This Empire was established in the Valley of Mexico. Its massive temples and pyramids were inspired by the Toltecs, and its capital Tenochtitlan was built in the middle of Lake Texcoco by constructing chinampas (artificial islands) to expand and canals to navigate within. The city and civilization was destroyed by Hernan Cortes and his army of conquistadors in 1521.
What is the Aztec Empire?
King of Greek Macedonia, his empire stretched from Greece to the west, Egypt to the south and the Indian Himalayas to the east. He was undefeated in battle but died young of disease in 323 BCE.
Who is Alexander the Great?
Prior to the domestication of plants and animals and the formation of permanent settlements, most ancient humans survived by following the food source, better known as this.
What is hunting and gathering?
A line of hereditary rulers, often "divine," as in the pharaohs of Ancient Egypt or the emperors of Ancient China.
What is a dynasty?
This religion formed approximately 4000 years ago on the Indian subcontinent; it has no one founder or prophet and worships no single god, but one supreme spirit (Brahman) that takes many shapes (e.g. Vishnu and Shiva); Vedas are its holiest scriptures; most practitioners believe in karma and reincarnation; gurus teach the principles, including meditation and Moksha; some become sadhus (or ascetics) to demonstrate their faith.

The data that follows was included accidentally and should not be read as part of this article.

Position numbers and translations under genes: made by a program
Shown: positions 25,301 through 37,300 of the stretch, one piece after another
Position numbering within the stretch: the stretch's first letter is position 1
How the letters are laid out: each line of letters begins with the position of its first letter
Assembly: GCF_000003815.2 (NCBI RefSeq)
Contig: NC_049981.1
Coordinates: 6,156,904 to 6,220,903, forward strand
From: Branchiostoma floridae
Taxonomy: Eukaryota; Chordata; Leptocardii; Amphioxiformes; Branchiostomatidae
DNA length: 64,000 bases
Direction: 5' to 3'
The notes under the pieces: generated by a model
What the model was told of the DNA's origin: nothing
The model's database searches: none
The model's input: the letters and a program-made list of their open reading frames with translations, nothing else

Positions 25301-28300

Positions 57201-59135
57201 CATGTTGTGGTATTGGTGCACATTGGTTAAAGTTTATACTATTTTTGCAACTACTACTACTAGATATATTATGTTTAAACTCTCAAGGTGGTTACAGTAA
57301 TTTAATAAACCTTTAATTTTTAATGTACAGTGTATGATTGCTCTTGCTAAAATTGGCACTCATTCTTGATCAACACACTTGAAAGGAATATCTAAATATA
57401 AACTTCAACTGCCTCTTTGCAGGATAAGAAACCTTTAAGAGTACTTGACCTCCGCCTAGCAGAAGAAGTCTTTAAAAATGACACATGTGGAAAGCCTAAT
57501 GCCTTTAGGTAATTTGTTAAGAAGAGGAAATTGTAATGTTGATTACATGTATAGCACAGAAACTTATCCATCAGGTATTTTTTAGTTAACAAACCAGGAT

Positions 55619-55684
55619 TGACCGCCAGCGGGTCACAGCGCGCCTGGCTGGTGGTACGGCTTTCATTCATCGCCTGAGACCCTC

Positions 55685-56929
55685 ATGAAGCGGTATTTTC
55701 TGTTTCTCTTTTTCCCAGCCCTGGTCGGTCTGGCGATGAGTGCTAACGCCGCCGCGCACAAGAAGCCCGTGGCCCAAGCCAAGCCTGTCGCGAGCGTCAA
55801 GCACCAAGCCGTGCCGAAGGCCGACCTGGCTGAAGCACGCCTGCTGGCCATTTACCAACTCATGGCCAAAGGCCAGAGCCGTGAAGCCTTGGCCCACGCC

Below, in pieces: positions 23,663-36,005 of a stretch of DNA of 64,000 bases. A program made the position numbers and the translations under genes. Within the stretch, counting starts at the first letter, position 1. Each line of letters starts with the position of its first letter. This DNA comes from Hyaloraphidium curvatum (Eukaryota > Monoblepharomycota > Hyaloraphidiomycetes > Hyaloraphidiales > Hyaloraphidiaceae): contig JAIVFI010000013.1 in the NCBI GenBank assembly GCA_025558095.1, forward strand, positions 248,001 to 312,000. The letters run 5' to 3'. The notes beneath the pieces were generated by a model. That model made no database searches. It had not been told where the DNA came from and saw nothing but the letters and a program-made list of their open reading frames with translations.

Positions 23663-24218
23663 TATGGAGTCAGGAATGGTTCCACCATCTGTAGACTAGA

What is Hunduism?
This Mesoamerican civilization collapsed mysteriously over 1000 years ago. Inspired by the Olmec, it constructed enormous temples, cities, and statuary in the rain forest; filled codices (foldable books) with pictographs; conceptualized zero; and predicted astronomical events.
What is the Maya civilization?
The first of its empires (the Achaemenid) was established in 550 BCE in present-day Iran; it lasted over 1000 years and continued under dynastic rule until 1979.
What is the Persian Empire?
The domestication of plants and animals for food and for labor led to a surplus of food, the abandonment of nomadic lifestyles, occupational "specialization," and the rise of civilization, a "revolutionary" event known as this.
What is the Agricultural (Neolithic) Revolution?
A collection of fundamental works in jurisprudence (study or theory of law), issued from 529 to 534 CE by order of Justinian I, Eastern Roman (Byzantine) Emperor.
What is the Code of Justinian (or Justinian's Code)?
This religion focuses on the teachings of Siddhartha Guatama (the Buddha); followers seek enlightenment and nirvana, following the 4 Noble Truths and the Noble Eightfold Path; monks devote their lives to meditation and prayer, often living in temples (pagodas and stupas).
What is Buddhism?
This great but short-lived Peruvian "Kingdom in the Clouds" lasted until Francisco Pizarro conquered it in the 1530s. It is best known for its system of roads and walled and terraced cities (including Machu Picchu and Cuzco) constructed of quarried stones (weighing as much as 100 tons), some of which were built on mountaintops.
What is the Inca Empire?
5 of 8 characteristics common to "civilizations" across time and place.
What are cities, government, religion, job specialization, social (and economic) classes, writing, art and architecture, and public works?
Click to zoom